Last week, a frazzled-looking businesswoman came up to me and asked for help finding an address. I didn’t recognize the address, so I apologized and wished her well. But then she added, “I’m supposed to be there for a meeting that started five minutes ago.”
Now her problem felt urgent to me, too, and it just wouldn’t work to say, “I’m sorry. I wish I could’ve helped.” I went into super-Southern-hospitality mode and said, “Give me just a second to call my wife, and I’ll get her to look it up. We can get you to your meeting.”
I put my phone on speaker, and when my wife picked up, I said, “Hey, honey!” in a tone that accidentally sounded like a cross between a giddy boyfriend and a weatherman.
The effect on her was immediately noticeable. She replied, “Hey, honey!” in a tone that sounded like a cross between a giddy girlfriend and a kindergarten teacher.
I must stop here and note that, after two years of marriage, most of our phone calls involve life maintenance (a reminder to pick up some mustard, a question about what time I’m getting home, etc.). When we talk over the phone, I often sound rushed, preoccupied, and – at times – irritable. But the presence of the helpless businesswoman, combined with my desire to be helpful, inadvertently caused me to soften my tone.
In a matter of minutes, my wife and I worked together to find the address and get the lady to her meeting. But hours later, I was still thinking about how my wife’s tone changed when, instead of bulldozing my way through the conversation, I talked to her like – well, someone who loves her.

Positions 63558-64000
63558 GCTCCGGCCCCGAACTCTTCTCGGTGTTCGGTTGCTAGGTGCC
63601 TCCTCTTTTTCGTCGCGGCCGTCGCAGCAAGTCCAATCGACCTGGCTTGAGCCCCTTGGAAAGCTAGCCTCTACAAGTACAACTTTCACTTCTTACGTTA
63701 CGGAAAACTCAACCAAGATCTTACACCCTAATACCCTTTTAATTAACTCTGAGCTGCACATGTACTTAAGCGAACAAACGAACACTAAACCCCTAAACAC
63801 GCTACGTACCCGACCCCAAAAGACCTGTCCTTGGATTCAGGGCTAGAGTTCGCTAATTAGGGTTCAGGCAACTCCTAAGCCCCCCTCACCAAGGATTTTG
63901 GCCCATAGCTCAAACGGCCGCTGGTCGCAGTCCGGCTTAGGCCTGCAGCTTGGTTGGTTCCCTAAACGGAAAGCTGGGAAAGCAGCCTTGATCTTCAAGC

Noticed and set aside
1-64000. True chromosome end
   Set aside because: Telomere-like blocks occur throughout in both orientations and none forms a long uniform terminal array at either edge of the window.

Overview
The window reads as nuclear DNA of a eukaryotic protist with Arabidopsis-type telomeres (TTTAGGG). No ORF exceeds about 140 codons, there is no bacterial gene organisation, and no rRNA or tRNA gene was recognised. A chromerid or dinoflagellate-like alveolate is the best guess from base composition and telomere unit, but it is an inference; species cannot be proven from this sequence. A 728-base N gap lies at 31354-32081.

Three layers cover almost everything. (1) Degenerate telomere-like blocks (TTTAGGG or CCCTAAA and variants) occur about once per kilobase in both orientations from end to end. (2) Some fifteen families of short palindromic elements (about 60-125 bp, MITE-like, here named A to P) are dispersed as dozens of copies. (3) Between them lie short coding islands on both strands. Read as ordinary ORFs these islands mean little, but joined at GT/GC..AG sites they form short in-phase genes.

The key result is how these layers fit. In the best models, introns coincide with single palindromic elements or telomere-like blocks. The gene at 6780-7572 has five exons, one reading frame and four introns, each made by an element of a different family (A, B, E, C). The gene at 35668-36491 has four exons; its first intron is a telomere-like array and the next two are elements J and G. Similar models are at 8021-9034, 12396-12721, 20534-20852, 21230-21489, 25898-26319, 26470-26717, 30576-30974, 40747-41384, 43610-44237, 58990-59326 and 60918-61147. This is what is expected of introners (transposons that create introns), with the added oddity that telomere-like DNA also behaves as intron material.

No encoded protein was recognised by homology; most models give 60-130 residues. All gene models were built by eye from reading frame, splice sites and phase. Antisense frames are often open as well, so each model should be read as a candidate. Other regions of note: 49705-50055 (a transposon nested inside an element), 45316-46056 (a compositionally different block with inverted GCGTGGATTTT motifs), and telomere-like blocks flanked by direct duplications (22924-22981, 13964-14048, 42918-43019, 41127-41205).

It occurred to me that, quite regularly, when I speak to my wife I sound like the guy at the Wendy’s drive-thru. It’s not like I’m yelling or being rude, I just sound like I’m taking care of business. I want to keep an eye on that, because, you know, she’s the queen, my bride, the love of my life; and if I let my tone sound too familiar, I’m afraid it will spread to other areas.
Maybe the next thing to go is that I’ll stop opening her door or putting my arm around her in church. Or maybe I’ll stop praying for her before we go to sleep. Not to say that I think every day of our lives is supposed to feel like a first date – but I want to use a tone and have a touch that regularly reminds her that she’s loved, that she’s worth it. As I look at the long-term marriages around me, I realize that’s going to take some work.
People can say what they want about the Bible being a chauvinistic book, but there’s plenty in there about men’s responsibility to esteem their wives. We’re told to love our wives like Jesus loves us (Eph. 5:25), to be considerate of her (1 Peter 3:7), to be joyfully faithful to her (Proverbs 5:18-19), to praise her (Proverbs 31:28-29), and to see her as the crown upon our heads (Proverbs 12:4), among other things.
I figure I can at least make an effort to apply those scriptures when it comes to my tone, not to mention all the other areas where they apply. It will certainly bless both her and Jesus, and as the years go by and it becomes a habit, I can only imagine how she will respond.